The problematic sector of the population to me is the ineducable one. If there are no jobs left for them, they can't be educated to perform new ones, and they aren't capable of making those types of advances, work for them is going to be pretty sparse under all conditions. In that way it seems we'll always be assured of the existence of an underclass.

Re:Dealing with Abundance (2, Interesting)

J3TP4CKKN1GHT5 (1764232) | more than 4 years ago | (#31464906)

The economic implications of transitioning completely to automated labor are not as simple as it may seem. Depending on how quickly the transition happens, the immediate loss of jobs could be massively jarring to economics and culture as we know it now, but that doesn't mean that there "won't be much work left for humans to do." Increasing automation (through more capable robots) will just move us closer to a post-scarcity economy, wherein less of the world will be forced to work miserable jobs just to subsist. Wage-slavery is a necessary evil now, but increased production could allow us a society to provide for everyone's basic needs without requiring that so many people have unfulfilling or downright abusive jobs. And if capitalism forces could survive the upheaval and continue to reward those that make life better through innovation, entertainment etc. (rather than society entering a WALL-E-esque apathy once robots can take care of our day-to-day needs) then the temporary economic upset of lost jobs is well worth it.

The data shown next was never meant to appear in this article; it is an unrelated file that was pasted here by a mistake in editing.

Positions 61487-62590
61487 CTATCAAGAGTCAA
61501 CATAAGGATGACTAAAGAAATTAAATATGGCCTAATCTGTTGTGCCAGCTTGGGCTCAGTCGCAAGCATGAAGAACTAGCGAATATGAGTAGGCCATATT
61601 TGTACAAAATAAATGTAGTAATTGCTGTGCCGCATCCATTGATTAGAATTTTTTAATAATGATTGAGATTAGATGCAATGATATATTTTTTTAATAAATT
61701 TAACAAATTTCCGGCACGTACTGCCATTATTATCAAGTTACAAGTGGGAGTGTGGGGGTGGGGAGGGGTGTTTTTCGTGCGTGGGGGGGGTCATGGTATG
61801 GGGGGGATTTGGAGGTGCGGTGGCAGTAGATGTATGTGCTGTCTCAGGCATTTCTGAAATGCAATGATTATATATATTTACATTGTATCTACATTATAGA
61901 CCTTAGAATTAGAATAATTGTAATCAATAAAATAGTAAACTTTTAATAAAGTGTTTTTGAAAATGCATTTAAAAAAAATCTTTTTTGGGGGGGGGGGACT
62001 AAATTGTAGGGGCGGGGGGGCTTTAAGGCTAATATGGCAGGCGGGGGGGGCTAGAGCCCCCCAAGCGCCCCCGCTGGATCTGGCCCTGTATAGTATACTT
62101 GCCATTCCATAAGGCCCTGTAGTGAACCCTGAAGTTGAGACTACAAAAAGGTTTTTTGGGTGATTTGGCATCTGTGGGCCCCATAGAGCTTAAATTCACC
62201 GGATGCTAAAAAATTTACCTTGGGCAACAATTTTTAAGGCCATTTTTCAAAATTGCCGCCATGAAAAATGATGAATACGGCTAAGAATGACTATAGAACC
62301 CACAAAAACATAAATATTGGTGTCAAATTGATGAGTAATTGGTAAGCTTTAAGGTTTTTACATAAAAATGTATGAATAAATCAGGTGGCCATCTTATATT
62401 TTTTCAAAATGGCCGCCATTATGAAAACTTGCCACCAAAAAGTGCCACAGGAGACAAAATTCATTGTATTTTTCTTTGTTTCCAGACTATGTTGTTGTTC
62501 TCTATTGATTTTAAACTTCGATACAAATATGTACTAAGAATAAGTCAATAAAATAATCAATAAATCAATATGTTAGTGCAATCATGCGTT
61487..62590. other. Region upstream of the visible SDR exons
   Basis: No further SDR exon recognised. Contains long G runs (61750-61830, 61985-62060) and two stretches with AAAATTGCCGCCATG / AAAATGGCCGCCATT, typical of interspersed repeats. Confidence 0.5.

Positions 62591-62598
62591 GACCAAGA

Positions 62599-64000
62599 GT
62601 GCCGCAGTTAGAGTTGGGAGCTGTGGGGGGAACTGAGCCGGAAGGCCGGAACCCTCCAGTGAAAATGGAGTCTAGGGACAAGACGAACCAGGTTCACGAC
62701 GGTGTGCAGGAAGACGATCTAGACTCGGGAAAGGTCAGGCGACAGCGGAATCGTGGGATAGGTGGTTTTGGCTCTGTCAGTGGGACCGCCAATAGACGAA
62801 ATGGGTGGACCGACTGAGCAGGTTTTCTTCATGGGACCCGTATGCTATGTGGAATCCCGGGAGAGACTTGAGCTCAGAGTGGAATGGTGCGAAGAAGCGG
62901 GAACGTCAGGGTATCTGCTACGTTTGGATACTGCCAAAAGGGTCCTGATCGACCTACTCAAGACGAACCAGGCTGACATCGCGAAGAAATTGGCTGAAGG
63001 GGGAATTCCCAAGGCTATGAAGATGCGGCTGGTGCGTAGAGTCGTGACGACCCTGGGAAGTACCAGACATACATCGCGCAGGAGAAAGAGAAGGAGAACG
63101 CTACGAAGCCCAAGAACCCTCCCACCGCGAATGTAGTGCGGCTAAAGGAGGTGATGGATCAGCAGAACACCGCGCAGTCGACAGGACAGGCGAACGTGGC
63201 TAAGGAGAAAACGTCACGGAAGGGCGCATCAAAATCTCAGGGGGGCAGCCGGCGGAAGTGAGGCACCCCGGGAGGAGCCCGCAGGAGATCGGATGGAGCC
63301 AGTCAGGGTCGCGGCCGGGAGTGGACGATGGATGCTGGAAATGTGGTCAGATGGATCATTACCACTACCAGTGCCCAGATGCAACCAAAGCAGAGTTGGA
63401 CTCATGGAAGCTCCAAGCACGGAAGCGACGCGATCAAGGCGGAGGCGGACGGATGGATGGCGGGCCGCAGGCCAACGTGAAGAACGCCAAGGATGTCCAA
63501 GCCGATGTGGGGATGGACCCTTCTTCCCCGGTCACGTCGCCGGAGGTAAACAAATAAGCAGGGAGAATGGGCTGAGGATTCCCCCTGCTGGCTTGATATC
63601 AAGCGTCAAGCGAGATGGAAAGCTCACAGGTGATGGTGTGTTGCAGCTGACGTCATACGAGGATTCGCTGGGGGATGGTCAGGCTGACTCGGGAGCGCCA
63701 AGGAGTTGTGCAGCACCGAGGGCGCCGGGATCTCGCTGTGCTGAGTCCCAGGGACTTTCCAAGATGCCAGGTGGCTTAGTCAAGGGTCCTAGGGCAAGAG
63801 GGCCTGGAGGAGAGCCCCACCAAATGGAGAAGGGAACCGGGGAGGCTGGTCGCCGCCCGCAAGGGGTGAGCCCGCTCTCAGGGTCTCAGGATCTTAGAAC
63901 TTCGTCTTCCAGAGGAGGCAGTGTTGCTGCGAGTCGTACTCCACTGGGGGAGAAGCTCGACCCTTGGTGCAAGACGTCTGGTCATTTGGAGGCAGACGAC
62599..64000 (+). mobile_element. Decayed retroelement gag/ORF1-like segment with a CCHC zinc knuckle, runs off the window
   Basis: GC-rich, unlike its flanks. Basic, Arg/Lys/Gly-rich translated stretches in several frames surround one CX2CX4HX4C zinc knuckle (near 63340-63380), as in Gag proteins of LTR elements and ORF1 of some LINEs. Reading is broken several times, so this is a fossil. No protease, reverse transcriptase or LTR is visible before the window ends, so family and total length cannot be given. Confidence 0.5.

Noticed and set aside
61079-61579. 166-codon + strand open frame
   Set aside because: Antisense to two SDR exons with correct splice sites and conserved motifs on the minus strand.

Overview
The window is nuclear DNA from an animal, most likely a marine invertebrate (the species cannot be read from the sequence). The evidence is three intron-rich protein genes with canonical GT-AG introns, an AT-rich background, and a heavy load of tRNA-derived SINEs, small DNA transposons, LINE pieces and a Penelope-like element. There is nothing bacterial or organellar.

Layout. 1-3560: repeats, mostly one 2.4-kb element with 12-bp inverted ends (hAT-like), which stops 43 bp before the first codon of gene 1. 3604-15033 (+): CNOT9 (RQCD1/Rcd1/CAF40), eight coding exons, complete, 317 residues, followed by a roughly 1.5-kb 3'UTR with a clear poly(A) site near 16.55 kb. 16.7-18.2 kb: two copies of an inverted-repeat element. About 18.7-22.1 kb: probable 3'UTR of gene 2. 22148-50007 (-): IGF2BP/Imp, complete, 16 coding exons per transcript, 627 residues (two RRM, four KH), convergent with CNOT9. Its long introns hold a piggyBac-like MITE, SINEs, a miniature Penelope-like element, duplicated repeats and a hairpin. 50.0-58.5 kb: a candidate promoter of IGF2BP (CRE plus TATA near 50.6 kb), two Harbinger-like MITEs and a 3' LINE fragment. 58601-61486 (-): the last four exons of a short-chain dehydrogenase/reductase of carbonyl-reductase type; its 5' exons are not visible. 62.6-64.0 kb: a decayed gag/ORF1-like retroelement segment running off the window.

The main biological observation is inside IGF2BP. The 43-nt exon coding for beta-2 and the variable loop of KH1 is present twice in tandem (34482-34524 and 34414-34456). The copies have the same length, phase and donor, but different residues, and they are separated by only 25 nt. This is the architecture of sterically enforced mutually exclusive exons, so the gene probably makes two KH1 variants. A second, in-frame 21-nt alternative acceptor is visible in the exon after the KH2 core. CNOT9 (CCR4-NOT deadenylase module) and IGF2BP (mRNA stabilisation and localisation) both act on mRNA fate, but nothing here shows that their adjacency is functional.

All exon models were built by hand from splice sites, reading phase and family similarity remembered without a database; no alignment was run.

Re:Dealing with Abundance (0)

Anonymous Coward | more than 4 years ago | (#31465760)

Snow crash covers this a little bit. Virtual reality and information economy. Wall Street and the stock markets will only continue to grow as robot produced wealth demands more efficient processes of allocating capital and credit.

Re:Dealing with Abundance (1)

Onymous Coward (97719) | more than 4 years ago | (#31466198)

An envisioning of this scenario is available online:

Manna [marshallbrain.com]

Re:Dealing with Abundance (1)

couchslug (175151) | more than 4 years ago | (#31466362)

"Its not that unimaginable, the Star Trek future is a communist utopia which is also a military dictatorship albeit a benevolent one."

Given the necessity to distribute wealth to bribe those who have nothing to do with creating it, order will pretty much require a police state. Wealth must be taken and handed out, while wealth generators must be given rational incentives (profit, social influence) to create wealth for the group. Large masses of people require strong government to maintain order (note how far China has come since 1948, despite major mistakes), so expect more of same.

If humans have money and security, they won't care about freedom except freedom to seek pleasure. A smart police state will keep them in bread and circuses.

Re: Player Piano (0)

Anonymous Coward | more than 4 years ago | (#31466470)

Read it. by Kurt Vonnegut, Jr.

Re:Dealing with Abundance (1)

JanneM (7445) | more than 4 years ago | (#31468514)

"What are we going to do once we move all of our manufacturing and service sectors over to robots? There won't be much work left for humans to do."

Before the industrial revolution more than 90% of europeans worked directly as farmers. Today the figure is somewhere in the single percentages. It saw a huge rise in manufacturing work, a rise that is now declining again (not just europe, but overall), while service jobs and abstract jobs are increasing.